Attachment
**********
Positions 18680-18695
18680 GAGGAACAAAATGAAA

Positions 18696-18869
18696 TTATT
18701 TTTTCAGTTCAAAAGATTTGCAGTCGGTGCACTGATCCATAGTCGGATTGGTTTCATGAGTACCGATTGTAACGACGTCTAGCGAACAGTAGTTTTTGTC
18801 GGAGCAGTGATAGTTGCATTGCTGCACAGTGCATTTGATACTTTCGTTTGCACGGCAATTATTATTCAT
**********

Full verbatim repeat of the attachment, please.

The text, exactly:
Positions 18680-18695
18680 GAGGAACAAAATGAAA

Positions 18696-18869
18696 TTATT
18701 TTTTCAGTTCAAAAGATTTGCAGTCGGTGCACTGATCCATAGTCGGATTGGTTTCATGAGTACCGATTGTAACGACGTCTAGCGAACAGTAGTTTTTGTC
18801 GGAGCAGTGATAGTTGCATTGCTGCACAGTGCATTTGATACTTTCGTTTGCACGGCAATTATTATTCAT